“Each has the right to claim copyright in his or her expression in the absence of a valid agreement to the contrary,” says the Compendium of U.S. Copyright Office Practices, a document the office updates periodically to give general guidance on topics. Under this scheme, Trump and Woodward could each own the series of words they spoke.
If the judge finds there was no implied consent or fair use, or there’s no protection for works prepared by federal employees as part of their official duties, Woodward could have violated Trump’s copyright by publishing the audiobook. There’s not much of a road map, though, as the few courts that have considered the issue have offered clashing opinions on whether interviewees have copyright interests to their responses.
In 1999, Chicago news station WMAQ was sued for copyright infringement over allegedly breaking a promise not to air an interview from an inmate. The judge rejected the inmate’s claim, finding his words were “simply an idea” and didn’t “rise to the level of a literary or intellectual creation” to warrant protection. That order fell in line with the reasoning in an earlier case in which a reverend sued Penthouse over publication of an interview without consent. The court noted that “common law copyright protection for the spoken word has not been established by any court” and concluded that the responses weren’t worthy of protection since the “actual dialogue, including the unprepared responses of plaintiff, was spontaneous and proceeded in a question-and-answer format.”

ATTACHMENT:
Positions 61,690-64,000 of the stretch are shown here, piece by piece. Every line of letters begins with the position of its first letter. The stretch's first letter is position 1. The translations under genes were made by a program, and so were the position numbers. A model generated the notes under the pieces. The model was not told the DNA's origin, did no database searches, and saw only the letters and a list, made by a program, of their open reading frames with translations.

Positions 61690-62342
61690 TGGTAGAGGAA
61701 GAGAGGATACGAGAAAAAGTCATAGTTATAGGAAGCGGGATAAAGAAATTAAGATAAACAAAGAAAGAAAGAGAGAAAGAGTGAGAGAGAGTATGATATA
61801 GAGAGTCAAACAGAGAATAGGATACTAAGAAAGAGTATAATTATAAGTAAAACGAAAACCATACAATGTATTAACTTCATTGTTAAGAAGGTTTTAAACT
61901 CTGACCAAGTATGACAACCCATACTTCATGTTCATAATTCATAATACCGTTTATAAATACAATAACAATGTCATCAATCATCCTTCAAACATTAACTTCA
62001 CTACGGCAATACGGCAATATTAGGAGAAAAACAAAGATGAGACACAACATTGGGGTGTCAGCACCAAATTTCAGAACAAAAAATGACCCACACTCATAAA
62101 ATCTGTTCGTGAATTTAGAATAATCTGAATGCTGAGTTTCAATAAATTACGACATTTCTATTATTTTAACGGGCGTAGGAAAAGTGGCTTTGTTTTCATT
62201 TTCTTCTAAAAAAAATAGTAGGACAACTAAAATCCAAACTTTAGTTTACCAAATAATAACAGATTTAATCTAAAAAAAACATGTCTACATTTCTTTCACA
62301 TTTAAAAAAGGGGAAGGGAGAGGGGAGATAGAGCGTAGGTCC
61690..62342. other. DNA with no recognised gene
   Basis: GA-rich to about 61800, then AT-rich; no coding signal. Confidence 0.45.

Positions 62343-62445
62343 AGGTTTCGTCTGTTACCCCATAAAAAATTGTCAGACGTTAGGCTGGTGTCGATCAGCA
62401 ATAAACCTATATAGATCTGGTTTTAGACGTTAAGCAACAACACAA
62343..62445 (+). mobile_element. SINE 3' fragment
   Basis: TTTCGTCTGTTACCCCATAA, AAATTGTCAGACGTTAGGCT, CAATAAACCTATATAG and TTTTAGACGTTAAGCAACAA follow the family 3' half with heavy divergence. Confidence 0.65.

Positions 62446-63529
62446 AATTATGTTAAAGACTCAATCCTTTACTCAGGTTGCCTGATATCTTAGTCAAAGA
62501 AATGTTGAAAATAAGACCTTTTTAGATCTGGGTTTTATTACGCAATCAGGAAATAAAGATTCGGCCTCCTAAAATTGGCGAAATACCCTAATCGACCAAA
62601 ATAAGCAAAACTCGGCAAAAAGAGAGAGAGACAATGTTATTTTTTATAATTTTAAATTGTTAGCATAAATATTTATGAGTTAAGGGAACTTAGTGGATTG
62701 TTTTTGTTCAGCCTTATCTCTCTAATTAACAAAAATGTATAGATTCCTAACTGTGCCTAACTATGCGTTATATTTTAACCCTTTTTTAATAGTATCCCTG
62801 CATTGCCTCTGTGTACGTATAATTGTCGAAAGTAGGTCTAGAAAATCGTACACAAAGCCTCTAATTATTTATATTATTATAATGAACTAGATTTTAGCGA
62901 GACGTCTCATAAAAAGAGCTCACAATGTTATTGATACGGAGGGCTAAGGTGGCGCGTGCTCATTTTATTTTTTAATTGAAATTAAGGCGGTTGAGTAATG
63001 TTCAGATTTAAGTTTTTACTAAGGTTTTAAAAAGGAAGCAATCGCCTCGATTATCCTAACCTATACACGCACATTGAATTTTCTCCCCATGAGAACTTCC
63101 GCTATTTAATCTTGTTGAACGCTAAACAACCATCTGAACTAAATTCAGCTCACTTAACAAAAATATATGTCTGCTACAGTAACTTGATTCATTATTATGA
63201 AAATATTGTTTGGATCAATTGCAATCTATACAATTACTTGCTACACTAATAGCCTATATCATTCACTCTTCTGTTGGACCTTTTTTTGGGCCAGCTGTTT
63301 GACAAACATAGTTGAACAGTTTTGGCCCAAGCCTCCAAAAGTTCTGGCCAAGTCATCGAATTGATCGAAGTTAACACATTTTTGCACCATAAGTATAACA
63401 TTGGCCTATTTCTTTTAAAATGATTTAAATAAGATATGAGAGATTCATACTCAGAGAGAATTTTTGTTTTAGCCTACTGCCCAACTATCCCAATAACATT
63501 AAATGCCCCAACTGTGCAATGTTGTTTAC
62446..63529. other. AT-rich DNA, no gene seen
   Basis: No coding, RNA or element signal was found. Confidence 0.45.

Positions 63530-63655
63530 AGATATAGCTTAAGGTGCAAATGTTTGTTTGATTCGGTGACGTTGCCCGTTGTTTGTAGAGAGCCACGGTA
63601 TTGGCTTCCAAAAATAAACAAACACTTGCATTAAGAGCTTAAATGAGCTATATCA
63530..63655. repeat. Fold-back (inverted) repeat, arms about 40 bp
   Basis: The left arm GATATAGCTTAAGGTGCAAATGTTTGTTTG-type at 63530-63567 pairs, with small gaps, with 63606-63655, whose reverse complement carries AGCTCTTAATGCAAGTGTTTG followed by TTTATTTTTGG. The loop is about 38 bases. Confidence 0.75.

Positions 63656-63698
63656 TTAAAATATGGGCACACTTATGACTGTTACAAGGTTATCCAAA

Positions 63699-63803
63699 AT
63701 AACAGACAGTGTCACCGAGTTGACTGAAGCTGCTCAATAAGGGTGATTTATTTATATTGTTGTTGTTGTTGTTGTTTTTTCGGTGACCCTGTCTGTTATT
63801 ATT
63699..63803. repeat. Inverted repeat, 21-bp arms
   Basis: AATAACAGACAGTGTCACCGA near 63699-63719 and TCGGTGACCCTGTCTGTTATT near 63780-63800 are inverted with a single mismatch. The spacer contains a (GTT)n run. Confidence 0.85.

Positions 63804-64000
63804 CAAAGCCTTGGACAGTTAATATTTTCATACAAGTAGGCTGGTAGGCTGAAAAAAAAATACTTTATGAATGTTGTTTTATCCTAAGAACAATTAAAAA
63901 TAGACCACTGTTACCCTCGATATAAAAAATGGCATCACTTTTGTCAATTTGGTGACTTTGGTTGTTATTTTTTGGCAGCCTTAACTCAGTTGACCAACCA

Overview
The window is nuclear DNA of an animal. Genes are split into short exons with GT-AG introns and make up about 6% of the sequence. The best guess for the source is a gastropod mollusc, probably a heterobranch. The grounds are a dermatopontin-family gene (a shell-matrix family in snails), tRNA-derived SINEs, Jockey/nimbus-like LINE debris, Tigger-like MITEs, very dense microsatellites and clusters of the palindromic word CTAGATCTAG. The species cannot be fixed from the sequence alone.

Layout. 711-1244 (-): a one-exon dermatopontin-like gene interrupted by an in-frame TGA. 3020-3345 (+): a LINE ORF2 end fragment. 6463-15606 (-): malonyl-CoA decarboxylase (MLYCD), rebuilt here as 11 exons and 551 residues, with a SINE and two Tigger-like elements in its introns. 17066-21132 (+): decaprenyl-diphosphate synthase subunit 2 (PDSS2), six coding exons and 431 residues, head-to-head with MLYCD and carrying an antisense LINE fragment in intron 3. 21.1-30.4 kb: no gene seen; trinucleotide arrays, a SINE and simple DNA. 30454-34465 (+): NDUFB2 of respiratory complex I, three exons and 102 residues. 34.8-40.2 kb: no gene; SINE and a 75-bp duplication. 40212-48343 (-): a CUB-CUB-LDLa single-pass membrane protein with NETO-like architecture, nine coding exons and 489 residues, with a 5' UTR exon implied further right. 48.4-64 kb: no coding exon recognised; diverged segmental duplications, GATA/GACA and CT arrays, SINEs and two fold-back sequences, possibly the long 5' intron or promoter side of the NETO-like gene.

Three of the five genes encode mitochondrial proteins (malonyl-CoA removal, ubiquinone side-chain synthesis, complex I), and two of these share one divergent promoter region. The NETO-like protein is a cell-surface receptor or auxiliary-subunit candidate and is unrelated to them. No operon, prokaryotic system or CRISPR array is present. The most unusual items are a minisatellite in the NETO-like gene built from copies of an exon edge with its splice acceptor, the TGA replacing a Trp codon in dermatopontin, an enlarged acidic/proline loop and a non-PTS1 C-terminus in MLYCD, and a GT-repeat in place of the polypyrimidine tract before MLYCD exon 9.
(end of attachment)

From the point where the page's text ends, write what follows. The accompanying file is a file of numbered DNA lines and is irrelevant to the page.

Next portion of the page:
A judge who oversaw a suit from Lynn Thomson, who claimed partial authorship of Jonathan Larson’s hit Broadway show ”Rent” reached the opposite conclusion on whether a work can be split. In that case, the court concluded the plaintiff wasn’t a coauthor on Rent since Larson never intended for the play to be a joint work but said that she contributed some copyrightable material to the musical. U.S. District Judge Lewis Kaplan wrote that Thomson “made at least some non-de minimis copyrightable contribution” because “there are lines in Rent that originated verbatim” with her. She later filed a copyright infringement suit seeking to halt the use of her material in the play. The case settled.
While those courts didn’t find copyright infringement, they suggested that an interviewee’s responses could be copyrightable if they were pre-planned and met a certain level of intellectual and creative rigor.
Jessica Silbey, an intellectual property and constitutional law professor at Boston University School of Law, says “there’s no question” that the contributions from both Trump and Woodward technically “satisfy” the criteria for copyrightable authorship but it wouldn’t be practical to parse it out.
“The answers don’t make sense without the questions,” says Silbey, adding that the copyright should belong solely to Woodward. She warns that it would “blow up copyright law to take apart works in this way.”
This story first appeared in the April 12 issue of The Hollywood Reporter magazine. Click here to subscribe.